Results: Both Walter and Green were serviceable players for the Canadiens. They spent nine and seven seasons, respectively, in Montreal, though neither player was able to fulfill their draft-day promise. Walter would score 75 points during his first season with Montreal, but never topped 50 points in any campaign thereafter. Green, a stay-at-home defencemen, suited up for nearly 400 games in a Canadiens jersey. After winning the 1986 Stanley Cup, both Walter and Green would see their names engraved on hockey’s Holy Grail.
In contrast, Langway went on to be named captain of the Capitals following the trade and immediately bolstered Washington’s blue line. Despite being one of the worst teams in the league at the time of the trade, the Capitals went on to make the playoffs for the next 11 consecutive seasons under his captaincy. For his efforts, Langway ended up just short of winning the Hart Trophy in 1982, finishing as a runner-up to Wayne Gretzky.
In an era dominated by offensive defencemen, Rod Langway was named the top defencemen in the league on the strength of his defensive play alone. Despite having never topped 34 points in a season, Langway was an immovable presence on the back end and made scoring an incredibly difficult task for opposing forwards, solidifying his status as one of the best defensive players to ever play the game.
Oh, and the general manager who pulled off this heist of a trade for the Washington Capitals? A young general manager named David Poile.
The Trade: On September 4th, 1990, the Canadiens traded Chris Chelios and a 1991 second-round pick to the Chicago Blackhawks in exchange for Denis Savard.
Results: Having apparently learned nothing from the last time they traded away a Norris-winning defenceman, the Canadiens one-upped themselves by making one of the most lopsided trades in NHL history with the Chris Chelios debacle.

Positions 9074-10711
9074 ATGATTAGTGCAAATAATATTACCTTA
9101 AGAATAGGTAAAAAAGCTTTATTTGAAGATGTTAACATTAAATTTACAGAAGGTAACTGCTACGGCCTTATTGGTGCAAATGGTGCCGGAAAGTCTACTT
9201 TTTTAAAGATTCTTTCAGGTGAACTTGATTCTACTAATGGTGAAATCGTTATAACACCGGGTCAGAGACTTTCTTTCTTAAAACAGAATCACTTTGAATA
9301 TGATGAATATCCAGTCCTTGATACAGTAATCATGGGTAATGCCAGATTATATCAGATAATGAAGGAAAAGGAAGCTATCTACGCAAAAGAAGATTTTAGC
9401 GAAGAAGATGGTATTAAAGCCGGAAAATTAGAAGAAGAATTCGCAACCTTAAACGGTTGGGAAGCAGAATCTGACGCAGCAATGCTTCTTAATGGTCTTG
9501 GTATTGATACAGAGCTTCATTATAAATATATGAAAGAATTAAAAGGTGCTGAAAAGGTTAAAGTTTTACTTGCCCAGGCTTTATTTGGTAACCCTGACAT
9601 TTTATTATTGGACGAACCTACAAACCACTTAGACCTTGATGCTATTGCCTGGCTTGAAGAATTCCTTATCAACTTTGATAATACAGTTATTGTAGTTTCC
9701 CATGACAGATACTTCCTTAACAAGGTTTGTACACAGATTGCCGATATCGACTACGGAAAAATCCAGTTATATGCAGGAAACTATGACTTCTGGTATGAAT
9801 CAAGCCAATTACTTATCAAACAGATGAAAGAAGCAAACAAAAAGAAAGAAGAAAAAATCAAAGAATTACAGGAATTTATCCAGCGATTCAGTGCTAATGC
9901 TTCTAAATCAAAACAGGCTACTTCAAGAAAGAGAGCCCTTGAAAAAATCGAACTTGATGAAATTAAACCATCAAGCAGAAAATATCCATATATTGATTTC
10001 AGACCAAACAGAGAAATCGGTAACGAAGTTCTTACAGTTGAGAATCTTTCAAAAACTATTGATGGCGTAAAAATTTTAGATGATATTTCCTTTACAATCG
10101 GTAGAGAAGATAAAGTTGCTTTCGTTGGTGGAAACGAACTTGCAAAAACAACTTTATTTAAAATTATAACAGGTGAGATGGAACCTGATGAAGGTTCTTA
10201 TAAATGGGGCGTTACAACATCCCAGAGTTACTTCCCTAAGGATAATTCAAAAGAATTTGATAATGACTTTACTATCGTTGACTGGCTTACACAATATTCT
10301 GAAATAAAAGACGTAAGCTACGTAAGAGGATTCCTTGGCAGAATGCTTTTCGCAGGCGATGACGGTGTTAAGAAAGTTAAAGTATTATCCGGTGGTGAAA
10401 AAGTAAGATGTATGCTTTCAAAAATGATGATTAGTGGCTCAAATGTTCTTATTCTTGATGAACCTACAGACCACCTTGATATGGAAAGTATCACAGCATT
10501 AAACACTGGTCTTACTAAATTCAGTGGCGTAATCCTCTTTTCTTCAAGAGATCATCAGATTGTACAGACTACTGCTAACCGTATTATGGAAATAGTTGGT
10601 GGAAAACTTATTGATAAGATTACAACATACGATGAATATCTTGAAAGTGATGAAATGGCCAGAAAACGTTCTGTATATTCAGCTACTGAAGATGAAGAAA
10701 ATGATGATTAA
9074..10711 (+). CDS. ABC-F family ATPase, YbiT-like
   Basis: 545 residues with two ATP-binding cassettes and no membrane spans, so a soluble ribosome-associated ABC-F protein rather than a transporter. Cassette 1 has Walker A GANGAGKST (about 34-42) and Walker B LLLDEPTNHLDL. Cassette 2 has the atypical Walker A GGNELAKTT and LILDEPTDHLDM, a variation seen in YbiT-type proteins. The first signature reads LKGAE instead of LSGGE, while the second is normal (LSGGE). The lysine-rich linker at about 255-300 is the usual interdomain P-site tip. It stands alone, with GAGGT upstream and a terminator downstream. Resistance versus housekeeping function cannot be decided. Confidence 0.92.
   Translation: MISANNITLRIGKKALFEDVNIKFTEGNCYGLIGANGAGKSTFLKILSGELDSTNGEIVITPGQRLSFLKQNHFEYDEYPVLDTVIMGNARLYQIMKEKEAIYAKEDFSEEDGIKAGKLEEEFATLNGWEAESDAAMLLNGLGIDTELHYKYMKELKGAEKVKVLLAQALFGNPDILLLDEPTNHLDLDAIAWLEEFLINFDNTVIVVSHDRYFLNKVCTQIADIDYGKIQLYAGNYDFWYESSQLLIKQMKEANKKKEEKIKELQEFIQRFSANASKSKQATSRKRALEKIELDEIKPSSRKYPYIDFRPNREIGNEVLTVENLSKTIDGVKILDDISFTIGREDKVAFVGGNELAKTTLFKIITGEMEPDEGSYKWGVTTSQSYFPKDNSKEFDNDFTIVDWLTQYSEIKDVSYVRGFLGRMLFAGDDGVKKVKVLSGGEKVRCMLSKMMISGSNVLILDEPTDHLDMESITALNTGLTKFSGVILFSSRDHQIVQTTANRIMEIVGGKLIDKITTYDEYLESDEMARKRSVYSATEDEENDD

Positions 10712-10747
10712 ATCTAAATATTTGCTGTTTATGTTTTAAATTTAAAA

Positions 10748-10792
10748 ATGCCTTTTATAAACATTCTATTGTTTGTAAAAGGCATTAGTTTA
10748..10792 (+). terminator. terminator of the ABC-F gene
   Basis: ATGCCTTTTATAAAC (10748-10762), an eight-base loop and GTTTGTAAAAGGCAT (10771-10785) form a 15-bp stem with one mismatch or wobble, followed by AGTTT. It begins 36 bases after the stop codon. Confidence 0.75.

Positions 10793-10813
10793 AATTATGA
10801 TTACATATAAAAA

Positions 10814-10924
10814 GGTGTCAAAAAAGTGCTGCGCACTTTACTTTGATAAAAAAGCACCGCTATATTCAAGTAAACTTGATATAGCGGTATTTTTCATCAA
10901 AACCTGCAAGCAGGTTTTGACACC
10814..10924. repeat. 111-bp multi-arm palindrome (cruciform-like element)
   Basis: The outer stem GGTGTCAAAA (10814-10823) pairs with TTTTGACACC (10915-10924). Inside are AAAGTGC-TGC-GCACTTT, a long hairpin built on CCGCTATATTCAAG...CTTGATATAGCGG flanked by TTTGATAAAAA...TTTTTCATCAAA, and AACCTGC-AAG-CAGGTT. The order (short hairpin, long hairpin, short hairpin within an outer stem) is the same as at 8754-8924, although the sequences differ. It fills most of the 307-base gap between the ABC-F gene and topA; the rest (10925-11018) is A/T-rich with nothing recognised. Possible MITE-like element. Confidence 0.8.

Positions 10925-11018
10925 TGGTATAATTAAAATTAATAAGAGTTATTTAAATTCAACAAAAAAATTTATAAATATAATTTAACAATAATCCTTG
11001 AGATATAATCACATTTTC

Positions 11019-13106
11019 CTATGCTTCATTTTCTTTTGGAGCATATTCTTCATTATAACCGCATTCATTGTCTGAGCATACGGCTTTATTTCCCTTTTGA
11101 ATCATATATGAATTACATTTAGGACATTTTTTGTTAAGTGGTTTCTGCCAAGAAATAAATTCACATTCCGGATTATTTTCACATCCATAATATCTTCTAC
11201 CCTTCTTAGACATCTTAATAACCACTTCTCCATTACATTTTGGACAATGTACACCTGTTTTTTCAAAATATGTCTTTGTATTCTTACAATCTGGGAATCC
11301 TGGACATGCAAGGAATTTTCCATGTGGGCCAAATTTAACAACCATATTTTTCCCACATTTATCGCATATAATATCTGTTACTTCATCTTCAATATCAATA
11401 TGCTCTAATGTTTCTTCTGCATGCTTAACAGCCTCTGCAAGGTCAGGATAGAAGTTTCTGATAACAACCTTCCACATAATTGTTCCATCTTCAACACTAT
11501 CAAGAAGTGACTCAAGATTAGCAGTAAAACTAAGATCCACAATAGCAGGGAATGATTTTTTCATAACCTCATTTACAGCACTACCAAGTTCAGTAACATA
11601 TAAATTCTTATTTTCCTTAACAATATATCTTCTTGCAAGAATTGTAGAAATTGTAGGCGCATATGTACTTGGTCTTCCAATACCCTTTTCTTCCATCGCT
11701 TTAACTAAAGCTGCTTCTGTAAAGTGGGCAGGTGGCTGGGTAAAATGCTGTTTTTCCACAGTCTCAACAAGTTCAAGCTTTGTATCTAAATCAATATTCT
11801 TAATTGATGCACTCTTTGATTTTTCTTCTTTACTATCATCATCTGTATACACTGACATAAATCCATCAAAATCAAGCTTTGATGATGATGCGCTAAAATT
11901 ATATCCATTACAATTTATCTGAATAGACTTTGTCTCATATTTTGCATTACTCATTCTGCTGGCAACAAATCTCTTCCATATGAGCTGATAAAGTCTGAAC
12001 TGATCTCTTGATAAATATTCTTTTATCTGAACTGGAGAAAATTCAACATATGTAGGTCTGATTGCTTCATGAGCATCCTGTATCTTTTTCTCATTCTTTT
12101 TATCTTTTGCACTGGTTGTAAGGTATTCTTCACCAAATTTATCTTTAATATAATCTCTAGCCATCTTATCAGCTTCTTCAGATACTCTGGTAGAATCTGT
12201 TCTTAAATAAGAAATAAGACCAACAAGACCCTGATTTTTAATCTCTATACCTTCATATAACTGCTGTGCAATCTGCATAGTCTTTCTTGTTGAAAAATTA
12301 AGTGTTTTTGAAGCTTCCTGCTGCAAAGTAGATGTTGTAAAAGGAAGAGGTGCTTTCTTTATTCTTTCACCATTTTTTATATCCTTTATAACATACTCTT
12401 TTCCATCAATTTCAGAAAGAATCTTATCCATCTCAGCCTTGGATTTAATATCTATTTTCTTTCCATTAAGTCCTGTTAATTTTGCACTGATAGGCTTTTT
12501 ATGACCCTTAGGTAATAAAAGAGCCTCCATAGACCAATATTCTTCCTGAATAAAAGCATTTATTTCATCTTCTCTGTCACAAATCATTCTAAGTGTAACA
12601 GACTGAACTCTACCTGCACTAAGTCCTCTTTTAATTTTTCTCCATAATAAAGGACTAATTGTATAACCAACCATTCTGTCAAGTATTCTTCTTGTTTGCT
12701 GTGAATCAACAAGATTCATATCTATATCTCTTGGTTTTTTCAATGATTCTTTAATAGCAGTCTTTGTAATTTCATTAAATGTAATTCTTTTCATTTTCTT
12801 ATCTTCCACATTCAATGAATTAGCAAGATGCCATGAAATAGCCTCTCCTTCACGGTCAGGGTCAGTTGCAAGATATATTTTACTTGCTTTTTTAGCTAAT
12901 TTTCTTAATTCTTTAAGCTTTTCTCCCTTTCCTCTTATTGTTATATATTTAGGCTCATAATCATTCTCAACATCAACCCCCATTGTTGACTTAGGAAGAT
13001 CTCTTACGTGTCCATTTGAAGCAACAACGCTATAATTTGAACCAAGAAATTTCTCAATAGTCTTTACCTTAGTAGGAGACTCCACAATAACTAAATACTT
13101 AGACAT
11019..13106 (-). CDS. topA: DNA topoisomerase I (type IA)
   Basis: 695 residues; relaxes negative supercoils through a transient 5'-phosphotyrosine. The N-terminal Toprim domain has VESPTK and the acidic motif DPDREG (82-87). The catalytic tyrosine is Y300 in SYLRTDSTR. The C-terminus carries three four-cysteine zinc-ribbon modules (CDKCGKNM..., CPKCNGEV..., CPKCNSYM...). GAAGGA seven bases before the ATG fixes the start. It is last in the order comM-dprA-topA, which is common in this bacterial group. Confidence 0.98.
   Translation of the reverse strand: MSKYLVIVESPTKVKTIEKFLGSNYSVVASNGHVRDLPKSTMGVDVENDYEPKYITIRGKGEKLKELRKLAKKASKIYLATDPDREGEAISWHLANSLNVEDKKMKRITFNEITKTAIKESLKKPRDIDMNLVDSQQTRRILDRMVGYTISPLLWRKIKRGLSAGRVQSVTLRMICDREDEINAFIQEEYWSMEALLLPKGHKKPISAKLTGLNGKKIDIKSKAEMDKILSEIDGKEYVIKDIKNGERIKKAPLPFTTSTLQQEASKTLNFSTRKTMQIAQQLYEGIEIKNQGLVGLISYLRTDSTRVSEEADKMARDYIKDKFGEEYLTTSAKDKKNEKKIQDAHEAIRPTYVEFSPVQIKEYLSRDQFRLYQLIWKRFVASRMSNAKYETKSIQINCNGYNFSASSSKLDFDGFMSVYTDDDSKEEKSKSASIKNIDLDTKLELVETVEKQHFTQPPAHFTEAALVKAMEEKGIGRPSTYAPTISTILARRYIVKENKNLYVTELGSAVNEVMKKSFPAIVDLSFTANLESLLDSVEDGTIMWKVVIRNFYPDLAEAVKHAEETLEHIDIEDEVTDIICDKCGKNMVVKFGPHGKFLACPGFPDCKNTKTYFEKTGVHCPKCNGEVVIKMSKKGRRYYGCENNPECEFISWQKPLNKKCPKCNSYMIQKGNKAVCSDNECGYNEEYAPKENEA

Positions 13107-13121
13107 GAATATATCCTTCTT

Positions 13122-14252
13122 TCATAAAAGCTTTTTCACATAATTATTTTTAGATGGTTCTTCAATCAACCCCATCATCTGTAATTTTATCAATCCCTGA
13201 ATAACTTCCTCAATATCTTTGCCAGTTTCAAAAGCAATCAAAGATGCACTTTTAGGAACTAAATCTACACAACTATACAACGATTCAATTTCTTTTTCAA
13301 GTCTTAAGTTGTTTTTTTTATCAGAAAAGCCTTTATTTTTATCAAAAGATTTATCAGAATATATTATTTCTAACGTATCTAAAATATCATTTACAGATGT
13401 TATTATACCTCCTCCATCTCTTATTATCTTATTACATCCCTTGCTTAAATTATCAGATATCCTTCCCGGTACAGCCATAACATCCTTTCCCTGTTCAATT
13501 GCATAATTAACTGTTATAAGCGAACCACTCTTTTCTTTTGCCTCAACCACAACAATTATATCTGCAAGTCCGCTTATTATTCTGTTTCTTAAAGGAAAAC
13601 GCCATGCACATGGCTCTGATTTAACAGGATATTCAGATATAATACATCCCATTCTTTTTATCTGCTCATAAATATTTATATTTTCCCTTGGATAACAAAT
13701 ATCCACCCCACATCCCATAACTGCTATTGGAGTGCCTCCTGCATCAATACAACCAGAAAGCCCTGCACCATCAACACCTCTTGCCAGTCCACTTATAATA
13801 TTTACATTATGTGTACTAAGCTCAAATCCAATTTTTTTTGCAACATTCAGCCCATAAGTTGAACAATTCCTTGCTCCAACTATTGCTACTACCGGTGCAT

Serge Savard made the transaction during the 1989 off-season. Savard, who was both injury prone and a year older than Chelios, was a declining asset while Chris Chelios had just come of a Norris-winning campaign, and had been named co-captain of the Canadiens.
On the surface, the trade ended up sending two players recovering from knee surgeries back to their respective hometowns. However, rumours swirling around the Canadiens seemed to indicate that Chelios' off-ice activities may have forced Serge Savard's hand and the rather odd timing of the trade itself (which was completed a day after Chelios was reported to have gotten in trouble with the law) seems to have corroborated those suspicions.
Results: The Canadiens would go on to win their 24th Stanley Cup in 1993, and Savard put up five points in 16 games during that run. Chelios, on the other hand, was the recipient of the 1993 Norris Trophy, having scored 15 goals and 73 points to win the honour.
But in the long run, this trade would come back to haunt the Canadiens. Though Savard managed to put up a pair of 28-goal seasons with the bleu-blanc-et-rouge, he never really turned into the dominant player that he was with his former club. Savard spent three seasons in Montreal, before signing with the Tampa Bay Lightning after the team's Cup victory, and spent only five more seasons in the league before retiring with the team that originally drafted him: the Blackhawks.
Meanwhile, Chelios went on to win two more Norris Trophies with Blackhawks and claimed the Stanley Cup twice with the Detroit Red Wings. Chelios spent an additional 20 seasons in the league, and ended his career having appeared in over a 1600 NHL games. The 11-time NHL All-Star also captained Team United States at international events, winning a silver medal at the 2002 Winter Olympics and winning gold at the 1996 World Cup of Hockey as an alternate captain.
In retrospect, none of these trades worked out in Montreal’s favour. In each of these cases, the Canadiens parted with their star defencemen and didn't nearly receive enough back to justify the trades. Let's hope Marc Bergevin and the Canadiens can buck this worrisome trend, with the latest trade that saw the Norris-winner P.K. Subban being shipped out in exchange for Shea Weber.